Posted in | Quantum Physics

Researchers Create High-End Flow Simulations for Better Understanding Turbulent Fluid Motion

Humans are dependent on liquid sprays for innumerable industrial processes that facilitate and enrich their everyday lives, for instance, developing machinery to water acres of farmland, devising the most efficient method for fuel injection in engines, or painting a car.

Visualization of the liquid surface and velocity magnitude of a round jet spray. (Image credit: Bundeswehr University Munich)

However, scientists must pay attention to the little things to perceive how to make liquid jet spray cleaner more effective: they have to observe fluids that flow in atomic, microsecond detail to start gaining insights into one of the great challenges of science—turbulent motion in fluids.

Experiments are a crucial tool for perceiving industrial spray processes; however, researchers have largely relied on simulation for gaining insights into as well as modeling the laws that govern the turbulent, chaotic motions that occur when fluids flow quickly.

A research team headed by Prof. Dr Markus Klein at the Bundeswehr University Munich (German: Universität der Bundeswehr München) learned that to efficiently and accurately model the complexities of turbulence, it is necessary to use high-performance computing (HPC), and recently, the team has been employing Gauss Centre for Supercomputing (GCS) resources at the Leibniz Supercomputing Centre (LRZ) in Garching near Munich to develop high-end flow simulations for gaining better insights into the turbulent fluid motion.

Our goal is to develop simulation software that someone can apply commercially for real engineering problems,” stated Dr Josef Haßlberger, a collaborator on the Klein team. He collaborated with colleague Sebastian Ketterl on the computational project. The research by the team was recently selected for the cover of the Journal of Fluid Mechanics.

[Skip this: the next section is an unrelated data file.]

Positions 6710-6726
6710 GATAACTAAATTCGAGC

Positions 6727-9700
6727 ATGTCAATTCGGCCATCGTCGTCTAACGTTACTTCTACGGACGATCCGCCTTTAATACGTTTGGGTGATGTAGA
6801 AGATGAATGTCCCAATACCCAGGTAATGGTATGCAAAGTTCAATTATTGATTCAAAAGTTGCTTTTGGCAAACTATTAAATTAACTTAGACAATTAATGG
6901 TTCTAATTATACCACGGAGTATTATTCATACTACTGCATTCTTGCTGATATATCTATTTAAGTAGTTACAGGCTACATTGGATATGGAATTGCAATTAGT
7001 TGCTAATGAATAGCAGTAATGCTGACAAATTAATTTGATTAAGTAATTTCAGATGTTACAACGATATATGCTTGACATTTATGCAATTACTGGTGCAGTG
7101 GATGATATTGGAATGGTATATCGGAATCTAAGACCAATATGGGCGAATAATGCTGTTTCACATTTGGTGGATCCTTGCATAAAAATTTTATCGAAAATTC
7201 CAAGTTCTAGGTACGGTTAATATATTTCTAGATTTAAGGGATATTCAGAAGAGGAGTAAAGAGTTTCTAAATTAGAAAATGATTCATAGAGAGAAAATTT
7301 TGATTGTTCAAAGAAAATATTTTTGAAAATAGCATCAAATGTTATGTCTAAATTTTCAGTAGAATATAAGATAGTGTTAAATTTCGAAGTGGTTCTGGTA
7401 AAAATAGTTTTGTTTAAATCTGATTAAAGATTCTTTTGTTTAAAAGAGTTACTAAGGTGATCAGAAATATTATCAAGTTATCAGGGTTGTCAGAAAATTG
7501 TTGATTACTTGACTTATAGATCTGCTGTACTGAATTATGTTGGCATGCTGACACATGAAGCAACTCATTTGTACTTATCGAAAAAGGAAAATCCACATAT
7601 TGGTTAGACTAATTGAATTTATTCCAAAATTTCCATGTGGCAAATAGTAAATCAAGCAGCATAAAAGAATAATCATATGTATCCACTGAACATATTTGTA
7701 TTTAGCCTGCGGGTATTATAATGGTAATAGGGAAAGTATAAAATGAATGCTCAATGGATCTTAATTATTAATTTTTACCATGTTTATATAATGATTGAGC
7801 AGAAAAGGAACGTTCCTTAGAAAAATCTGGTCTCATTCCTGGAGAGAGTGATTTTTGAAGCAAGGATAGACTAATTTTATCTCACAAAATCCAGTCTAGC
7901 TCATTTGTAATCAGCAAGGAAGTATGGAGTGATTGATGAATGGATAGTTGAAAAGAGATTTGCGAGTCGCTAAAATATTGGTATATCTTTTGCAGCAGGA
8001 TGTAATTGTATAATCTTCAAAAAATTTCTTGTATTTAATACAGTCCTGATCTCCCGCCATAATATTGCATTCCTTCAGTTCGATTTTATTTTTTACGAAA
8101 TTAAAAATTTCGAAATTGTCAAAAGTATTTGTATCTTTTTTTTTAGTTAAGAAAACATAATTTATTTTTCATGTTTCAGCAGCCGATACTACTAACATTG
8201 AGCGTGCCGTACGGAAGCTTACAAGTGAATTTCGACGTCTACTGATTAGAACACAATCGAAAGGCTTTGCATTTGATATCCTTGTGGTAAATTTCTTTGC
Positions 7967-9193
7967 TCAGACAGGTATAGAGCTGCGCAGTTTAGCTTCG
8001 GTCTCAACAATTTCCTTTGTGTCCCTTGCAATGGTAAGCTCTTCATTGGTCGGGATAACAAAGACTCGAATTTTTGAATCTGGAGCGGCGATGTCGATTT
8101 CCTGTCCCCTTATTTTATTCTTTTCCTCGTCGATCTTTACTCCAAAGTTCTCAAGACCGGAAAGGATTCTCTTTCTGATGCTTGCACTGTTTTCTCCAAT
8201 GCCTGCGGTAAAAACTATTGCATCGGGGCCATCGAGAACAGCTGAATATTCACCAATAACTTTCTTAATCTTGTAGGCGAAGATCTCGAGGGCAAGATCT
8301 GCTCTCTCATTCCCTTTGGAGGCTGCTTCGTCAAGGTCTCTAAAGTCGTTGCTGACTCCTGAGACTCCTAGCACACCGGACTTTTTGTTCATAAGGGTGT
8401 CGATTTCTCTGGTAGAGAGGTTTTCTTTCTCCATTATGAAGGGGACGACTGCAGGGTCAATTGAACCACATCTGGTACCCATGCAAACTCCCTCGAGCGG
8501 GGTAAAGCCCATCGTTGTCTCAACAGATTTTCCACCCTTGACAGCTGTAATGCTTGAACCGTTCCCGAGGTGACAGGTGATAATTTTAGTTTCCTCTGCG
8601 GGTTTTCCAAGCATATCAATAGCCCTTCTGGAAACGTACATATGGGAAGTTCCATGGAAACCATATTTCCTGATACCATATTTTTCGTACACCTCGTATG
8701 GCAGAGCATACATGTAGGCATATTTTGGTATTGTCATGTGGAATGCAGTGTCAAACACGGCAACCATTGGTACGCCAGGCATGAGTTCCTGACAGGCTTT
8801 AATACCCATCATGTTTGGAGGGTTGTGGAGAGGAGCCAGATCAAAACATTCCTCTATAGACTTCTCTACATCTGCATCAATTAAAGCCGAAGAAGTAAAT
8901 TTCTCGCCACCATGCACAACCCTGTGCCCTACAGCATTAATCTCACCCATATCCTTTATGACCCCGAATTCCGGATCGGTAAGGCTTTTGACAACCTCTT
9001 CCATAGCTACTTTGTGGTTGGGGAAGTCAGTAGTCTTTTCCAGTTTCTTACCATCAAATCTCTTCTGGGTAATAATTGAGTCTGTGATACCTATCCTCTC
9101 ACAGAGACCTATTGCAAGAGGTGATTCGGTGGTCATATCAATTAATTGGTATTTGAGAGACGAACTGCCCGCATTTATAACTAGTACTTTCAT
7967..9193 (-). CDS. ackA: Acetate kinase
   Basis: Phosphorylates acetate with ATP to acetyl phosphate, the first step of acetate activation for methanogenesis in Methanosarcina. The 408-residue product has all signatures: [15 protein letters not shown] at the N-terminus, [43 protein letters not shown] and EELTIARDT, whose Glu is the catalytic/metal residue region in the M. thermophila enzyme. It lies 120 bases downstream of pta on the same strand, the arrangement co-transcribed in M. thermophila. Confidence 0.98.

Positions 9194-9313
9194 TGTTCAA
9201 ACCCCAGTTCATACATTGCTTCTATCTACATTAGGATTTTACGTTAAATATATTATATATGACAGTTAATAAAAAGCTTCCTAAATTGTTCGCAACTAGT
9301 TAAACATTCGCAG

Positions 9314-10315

It’s a (Multi)Phase

While engineers and scientists refer to liquid sprays, there is a little more subtlety to it than that—a majority of the sprays are in fact multiphase phenomena, that is, some combination of solid, liquid, and gas is flowing at the same time. In the case of sprays, this usually occurs through atomization, or the disintegration of a liquid fluid into ligaments and droplets, ultimately forming vapors in certain applications.

It is necessary for scientists to account for this multiphase mixing as part of their simulations with adequate detail to perceive some of the minute, basic processes that govern turbulent motions—particularly, how droplets are formed, coalesce, and disintegrate, or the surface tension dynamics between gases and liquids—while simultaneously capturing a sufficiently large area to observe how these motions affect jet sprays. Droplets are formed and impacted by turbulent motion, but they also further affect turbulent motion after they are formed, giving rise to the need for extremely detailed and precise numerical simulation.